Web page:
The Rig Veda/Mandala 10/Hymn 117

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Translated by Ralph T.H. Griffith

1. THE Gods have not ordained hunger to be our death: even to the well-fed man comes death in varied shape.
     The riches of the liberal never waste away, while he who will not give finds none to comfort him.
2. The man with food in store who, when the needy comes in miserable case begging for bread to eat,
     Hardens his heart against him-even when of old he did him service-finds not one to comfort him.
3. Bounteous is he who gives unto the beggar who comes to him in want of food and feeble.
     Success attends him in the shout of battle. He makes a friend of him in future troubles.
4. No friend is he who to his friend and comrade who comes imploring food, will offer nothing.
     Let him depart-no home is that to rest in-, and rather seek a stranger to support him.
5. Let the rich satisfy the poor implorer, and bend his eye upon a longer pathway.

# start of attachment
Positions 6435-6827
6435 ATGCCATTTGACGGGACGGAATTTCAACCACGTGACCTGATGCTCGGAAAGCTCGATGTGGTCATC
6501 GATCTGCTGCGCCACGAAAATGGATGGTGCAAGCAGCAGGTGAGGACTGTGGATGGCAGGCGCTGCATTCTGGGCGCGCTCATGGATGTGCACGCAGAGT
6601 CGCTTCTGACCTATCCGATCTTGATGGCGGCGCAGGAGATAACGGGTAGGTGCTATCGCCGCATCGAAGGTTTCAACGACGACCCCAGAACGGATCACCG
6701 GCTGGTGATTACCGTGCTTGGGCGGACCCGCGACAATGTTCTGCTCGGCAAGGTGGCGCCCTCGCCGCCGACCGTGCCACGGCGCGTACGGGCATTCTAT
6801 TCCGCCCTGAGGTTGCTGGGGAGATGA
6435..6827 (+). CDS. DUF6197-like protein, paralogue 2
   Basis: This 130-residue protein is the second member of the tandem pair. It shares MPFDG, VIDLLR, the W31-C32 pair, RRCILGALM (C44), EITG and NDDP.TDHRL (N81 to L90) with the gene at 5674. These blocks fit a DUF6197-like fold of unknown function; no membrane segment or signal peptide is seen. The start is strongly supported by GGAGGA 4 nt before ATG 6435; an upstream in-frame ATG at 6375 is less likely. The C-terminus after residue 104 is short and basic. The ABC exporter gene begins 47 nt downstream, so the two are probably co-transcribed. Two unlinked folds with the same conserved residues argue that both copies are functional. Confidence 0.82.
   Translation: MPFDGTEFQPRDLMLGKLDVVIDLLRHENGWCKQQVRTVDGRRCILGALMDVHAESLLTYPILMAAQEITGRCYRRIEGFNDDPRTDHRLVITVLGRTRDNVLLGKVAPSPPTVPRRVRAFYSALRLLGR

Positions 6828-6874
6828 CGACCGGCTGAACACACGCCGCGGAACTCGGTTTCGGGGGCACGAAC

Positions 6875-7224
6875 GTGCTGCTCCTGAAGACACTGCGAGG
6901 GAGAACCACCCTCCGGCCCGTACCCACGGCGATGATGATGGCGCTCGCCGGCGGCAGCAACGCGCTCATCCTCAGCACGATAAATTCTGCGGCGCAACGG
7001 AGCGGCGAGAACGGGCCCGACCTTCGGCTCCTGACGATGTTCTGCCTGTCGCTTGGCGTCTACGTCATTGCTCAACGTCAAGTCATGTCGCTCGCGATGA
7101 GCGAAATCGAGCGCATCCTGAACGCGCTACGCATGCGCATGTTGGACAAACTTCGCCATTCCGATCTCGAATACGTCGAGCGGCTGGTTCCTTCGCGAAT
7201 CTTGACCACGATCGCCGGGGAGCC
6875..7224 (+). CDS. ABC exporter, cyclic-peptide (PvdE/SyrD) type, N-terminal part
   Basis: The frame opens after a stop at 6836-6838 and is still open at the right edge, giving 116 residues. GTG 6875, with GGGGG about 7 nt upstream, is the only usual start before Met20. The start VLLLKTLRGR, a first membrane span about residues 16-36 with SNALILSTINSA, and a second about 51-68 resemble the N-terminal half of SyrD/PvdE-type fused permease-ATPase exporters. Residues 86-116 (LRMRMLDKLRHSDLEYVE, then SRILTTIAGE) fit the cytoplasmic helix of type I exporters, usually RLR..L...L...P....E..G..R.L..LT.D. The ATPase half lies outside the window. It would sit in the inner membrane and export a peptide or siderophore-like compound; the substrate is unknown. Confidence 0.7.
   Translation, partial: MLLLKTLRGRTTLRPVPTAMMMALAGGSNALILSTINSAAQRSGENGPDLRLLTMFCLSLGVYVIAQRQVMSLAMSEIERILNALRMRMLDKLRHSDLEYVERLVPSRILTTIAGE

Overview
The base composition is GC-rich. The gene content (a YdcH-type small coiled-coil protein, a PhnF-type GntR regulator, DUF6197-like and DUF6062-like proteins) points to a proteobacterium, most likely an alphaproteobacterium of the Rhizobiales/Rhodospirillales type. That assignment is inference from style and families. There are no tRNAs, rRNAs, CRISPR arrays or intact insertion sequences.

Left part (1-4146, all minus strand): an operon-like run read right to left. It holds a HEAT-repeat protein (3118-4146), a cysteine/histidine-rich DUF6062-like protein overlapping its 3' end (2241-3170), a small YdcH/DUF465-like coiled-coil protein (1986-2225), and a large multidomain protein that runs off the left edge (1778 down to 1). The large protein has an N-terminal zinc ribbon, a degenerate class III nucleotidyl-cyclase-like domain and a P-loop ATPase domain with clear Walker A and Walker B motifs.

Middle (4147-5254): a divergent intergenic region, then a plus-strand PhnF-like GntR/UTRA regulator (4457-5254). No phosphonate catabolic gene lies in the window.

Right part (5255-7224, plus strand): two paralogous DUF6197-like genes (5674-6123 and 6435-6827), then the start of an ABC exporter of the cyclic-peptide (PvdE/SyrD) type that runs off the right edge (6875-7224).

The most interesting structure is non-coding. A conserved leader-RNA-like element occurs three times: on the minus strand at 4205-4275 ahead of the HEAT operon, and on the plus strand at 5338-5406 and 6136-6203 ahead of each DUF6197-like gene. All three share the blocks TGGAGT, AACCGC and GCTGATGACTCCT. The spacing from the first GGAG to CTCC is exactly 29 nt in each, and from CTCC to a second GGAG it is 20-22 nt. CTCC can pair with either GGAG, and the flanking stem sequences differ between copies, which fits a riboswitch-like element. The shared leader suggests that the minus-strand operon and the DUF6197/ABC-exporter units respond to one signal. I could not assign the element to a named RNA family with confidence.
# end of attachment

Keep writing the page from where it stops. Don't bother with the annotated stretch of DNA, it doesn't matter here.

Riches come now to one, now to another, and like the wheels of cars are ever rolling.
6. The foolish man wins food with fruitless labour: that food -I speak the truth- shall be his ruin.
     He feeds no trusty friend, no man to love him. All guilt is he who eats with no partaker.
7. The ploughshare ploughing makes the food that feeds us, and with its feet cuts through the path it follows.
     Better the speaking than the silent Brahman: the liberal friend out values him who gives not.
8. He with one foot hath far outrun the biped, and the two-footed catches the three-footed.
     Four-footed creatures come when bipeds call them, and stand and look where five are met together.
9. The hands are both alike: their labour differs. The yield of sister milch-kine is unequal.
     Twins even differ in their strength and vigour: two, even kinsmen, differ in their bounty.